Let’s Talk Loons

common loon and chick

Common loons protect their young chicks by carrying them on their back. (Photo credit: Roberta Olenick/All Canada Photos/Getty Images)

The echoing call of a common loon across a misty lake is a haunting, ethereal sound. Few who have heard it can soon forget it. Recognizable by their distinctive black and white coloration, loons are common sights during the late spring through early fall months on lakes across the northeastern states and portions of the Upper Midwest.

Natural History

Fossil evidence indicates that the loon hasn’t changed from its current form for at least one million years. It is one of the most primitive bird species on Earth. Loons first appeared around 25 million years ago. This ancestral bird measured six feet from beak to tail, as compared to today’s loons that typically are 30 inches from head to tail.

Loons are commonly misidentified as waterfowl. However, waterfowl typically inhabit only freshwater ecosystems. In contrast, loons, which are called “water birds,” inhabit both freshwater and marine ecosystems. Also, unlike waterfowl such as ducks and geese, loons are not game birds and cannot be hunted. There are five species of loon: the common loon, Pacific loon, Arctic loon, yellow-billed loon, and red-throated loon. Of these, the common loon is the most prolific. The species appears across the northern portions of North America during the summer and along the Pacific, Atlantic, and Gulf coasts during the winter. In the United States, northern Minnesota, Wisconsin, and Michigan boast large concentrations of common loons in the summer, as does upstate New York, Maine, New Hampshire, and Vermont farther east.

Loons typically arrive in their northern territories as soon as the ice covering their lake habitats melts, which in most years occurs during mid to late April. By late May, loon pairs have begun to nest. They typically build their nests just along the water’s edge as the birds have difficulty walking on land. One month later, their eggs are ready to hatch. Loons typically lay two eggs per nesting attempt. After hatching, the chicks remain in the nest for about a day before their parents move them to a more-secure nursery area, such as a secluded shoreline. During this time you may see an adult loon carrying a chick on its back. This behavior helps the chick conserve energy, keep warm, and avoid predators. The adult loons care for their offspring for the first eight weeks of their lives. After this time, the chicks are able to dive and catch their own food.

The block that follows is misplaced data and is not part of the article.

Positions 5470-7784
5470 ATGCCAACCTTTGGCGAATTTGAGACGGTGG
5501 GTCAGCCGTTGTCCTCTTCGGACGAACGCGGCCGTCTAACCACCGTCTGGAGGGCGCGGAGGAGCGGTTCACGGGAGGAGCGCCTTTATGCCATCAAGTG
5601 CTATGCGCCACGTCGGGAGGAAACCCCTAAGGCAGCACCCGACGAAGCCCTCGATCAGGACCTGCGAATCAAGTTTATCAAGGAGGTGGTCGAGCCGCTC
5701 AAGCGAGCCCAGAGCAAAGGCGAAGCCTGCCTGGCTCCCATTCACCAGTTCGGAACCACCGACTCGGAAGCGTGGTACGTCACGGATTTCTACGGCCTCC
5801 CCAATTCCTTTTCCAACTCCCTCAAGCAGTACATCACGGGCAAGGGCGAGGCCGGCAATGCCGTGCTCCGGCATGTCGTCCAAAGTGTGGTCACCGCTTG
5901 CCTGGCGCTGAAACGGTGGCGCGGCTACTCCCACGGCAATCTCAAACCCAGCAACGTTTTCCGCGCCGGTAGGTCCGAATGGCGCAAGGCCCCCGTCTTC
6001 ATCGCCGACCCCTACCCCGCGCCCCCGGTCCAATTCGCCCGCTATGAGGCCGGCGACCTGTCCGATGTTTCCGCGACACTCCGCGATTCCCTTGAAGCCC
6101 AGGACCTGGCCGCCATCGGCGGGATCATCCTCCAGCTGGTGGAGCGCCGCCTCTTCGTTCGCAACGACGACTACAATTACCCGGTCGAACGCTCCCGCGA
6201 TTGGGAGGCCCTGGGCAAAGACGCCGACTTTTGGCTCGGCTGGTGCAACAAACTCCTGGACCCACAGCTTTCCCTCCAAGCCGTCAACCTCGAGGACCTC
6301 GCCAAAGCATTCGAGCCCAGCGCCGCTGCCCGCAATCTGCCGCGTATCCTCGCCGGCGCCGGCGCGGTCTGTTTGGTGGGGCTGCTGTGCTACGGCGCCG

In late summer, the adult loons start to form pre-migratory flocks to begin their migration south in late August. Their offspring stay in their northern habitat for a bit longer and typically remain on the lake until it nearly ices-over. After their migration, and upon their arrival in their wintering habitat, the young loons settle in and won’t make the trip back north until they are around three years old. When the young loons finally make their way back north, they will return to their nesting lake or nearby. They likely will not gain their own nesting territory until they are six years old.

Loons that have established a nesting territory will return to the same lake year after year. Though loons typically breed with the same partner from one year to the next, they are not so much “married” to each other as they are married to the lake. Each year rival loons attempt to make claims on another bird’s territory. The aggressive encounters can lead to severe injury or even death for the losing loon.

Environmental Threats